Lots of KTM owners seem to have experienced problematic fork seals. My dealer assured me the seals themselves don't fail, but merely get buggered up. Nonetheless, I found myself descending at a far higher rate than desired when my left fork seal yakked 5w onto my brake caliper. Of course the fork seals were two months back-ordered at the time, so I decided to "bounce it" like I do my computer when it gets ornery and see if that would appease it. It did.
The cheesy little WP book that comes with a KTM is about as helpful as a Popsicle stick for changing tires. I'm going to assume you can get the fork legs off all by yourself and I'll pick up from there.
Make sure your workbench is clean, unlike mine that has oil, steel filings and a window fan to circulate it all. Getting the legs apart ... err, disassembled, is pretty easy. A big bench vice is nearly imperative for this job, as are squares of plywood and 2x4 for safely clamping the axle clamp. Need I say that the ONLY part of your fork to be clamped in a vice is the axle clamp?
- Unscrew the caps (loosen them BEFORE you take them out of the trip-clamps) and pour out the oil.
- Remove the caps from the damper shaft, the fun part here is compressing the spring down far enough to get an open-end wrench on the damper shaft locknut.
- Remove the cartridge retainer bolt and compression valve assembly (be prepared for lot's more oil here) from the axle clamp, then CAREFULLY separate the stanchion from the slider.
- Set everything up to drain for a while, like long enough that you've got the other side disassembled this far too.
- Pump the cartridge lots of times to purge out all the oil, then let it drain some more. Patience and repetition is the ONLY way to get most of the oil out, do not use solvents.
- Very carefully remove the top bushing, spacers, and seal and stack them on a clean rag in the order they came off.
My fork seal had about a pound of dirt in between the leading and trailing edges, and packed up above the seal around that coil spring-thing. That would explain the escaped lubricants. I cleaned all this up thoroughly and reassembled it with lots of grease in the middle.
- If you muck up everything else on this job, don't blow the part about putting the seal back on the slider. Wrap the top of the slider and the sharp edges of the bushing recess with something like cellophane, wax paper, or masking tape before you slip the seal over those sharp edges. Reassemble the bushings and spacers (don't forget the scraper goes on first) and re-insert into the stanchion.
- To re-seat the seal I use some big PVC cut in half (as pictured to the left). I then put a couple big hose clamps around the PVC halves and gently drive the seal in. I'm sure someone has a better technique or some high-dollar tool to do this better. Make sure you seat that seal real gentle-like, and that it's square so you don't get more practice at this procedure than necessary.
- Next, drop in the cartridge and thread the compression valve assembly in, be patient on this one.
- My favorite part again is wrestling the oily, wriggly spring down while stabbing frantically at the damper rod with a box wrench before it compresses. This part can be tricky and it's important you do it right. The concern here is the rebound damper rod. After getting this wrong so many times on this bike, the Showas on my Honda RS250, GSX-R and CBR-RR's before that, I've figured out to turn the rebound screw all the way in, turn the damper rod locknut all the way down, then thread the cap on by hand until it bottoms out on the damper rod. THEN turn the locknut up to it. The point is to make sure you get all 30-32 clicks on your rebound damper. If you don't bottom out the clicker first you could lock the fork cap down too far on the damper rod and only have like 3 or 7 clicks of rebound and it's not right.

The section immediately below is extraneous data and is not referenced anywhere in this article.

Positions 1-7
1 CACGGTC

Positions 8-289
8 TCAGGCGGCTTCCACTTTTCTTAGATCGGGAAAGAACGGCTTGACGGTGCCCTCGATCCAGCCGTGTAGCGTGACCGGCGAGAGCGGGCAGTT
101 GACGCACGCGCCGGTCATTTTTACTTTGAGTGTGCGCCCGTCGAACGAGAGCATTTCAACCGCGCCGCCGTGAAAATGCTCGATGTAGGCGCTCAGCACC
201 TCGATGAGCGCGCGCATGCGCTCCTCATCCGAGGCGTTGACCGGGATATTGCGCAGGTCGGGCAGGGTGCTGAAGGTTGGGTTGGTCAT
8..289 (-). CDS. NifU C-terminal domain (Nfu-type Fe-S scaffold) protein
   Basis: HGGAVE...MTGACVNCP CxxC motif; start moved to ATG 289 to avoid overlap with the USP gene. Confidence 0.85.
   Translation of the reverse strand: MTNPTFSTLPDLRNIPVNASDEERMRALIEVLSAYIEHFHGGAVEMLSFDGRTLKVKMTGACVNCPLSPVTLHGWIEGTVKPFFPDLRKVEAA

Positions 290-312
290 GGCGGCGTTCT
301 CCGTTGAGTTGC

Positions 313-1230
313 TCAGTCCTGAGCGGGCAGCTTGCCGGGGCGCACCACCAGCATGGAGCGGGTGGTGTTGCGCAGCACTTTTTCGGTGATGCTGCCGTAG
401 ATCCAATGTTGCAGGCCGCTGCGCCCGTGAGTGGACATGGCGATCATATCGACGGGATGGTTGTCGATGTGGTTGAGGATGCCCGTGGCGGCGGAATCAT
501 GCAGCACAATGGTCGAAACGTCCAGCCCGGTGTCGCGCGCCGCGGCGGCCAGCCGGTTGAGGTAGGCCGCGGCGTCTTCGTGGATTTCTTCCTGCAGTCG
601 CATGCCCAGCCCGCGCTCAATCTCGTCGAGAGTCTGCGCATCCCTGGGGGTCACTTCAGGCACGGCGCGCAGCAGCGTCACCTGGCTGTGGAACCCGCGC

- Last, before you tighten the caps to the legs, oil. The manual has its recommendations on oil quantity and height, and how to measure each. I won't even go there. I can recommend at the very least, to start with a lower quantity or height as it's easy to add oil in increments for bottom-out prevention. Removing oil is not so easy unless you got a Mity-Vac or at least a turkey baster. The manual does have a required minimum oil height and recommended height ranges, I went the middle of these settings and called it an evening.
I pulled shims out of my compression stack. The high speed damping was too severe and backing off the clicker only made the front too pogo-ish, then harsher on big impacts. I pulled out the 2nd and 3rd biggest shim from the compression stack, very easy to do without even draining the fork oil! Then put the clicker back to 20 out with 375ccs of Motorex 5w and the front end feels great. Plenty of folks have good things to say about aftermarket shim stacks, Race Tech valves, etc. But I'm too much of a fiddler not to try and change things on my own first. The other big influence on front end feel is the rear compression setting. I tried upping the rear compression damping to get the back to ride higher and successfully made the front feel like it would take out my fillings. To some of you this may be rudimentary suspension knowledge, but there are a lot of riders who never touch their clickers and don't understand what they do.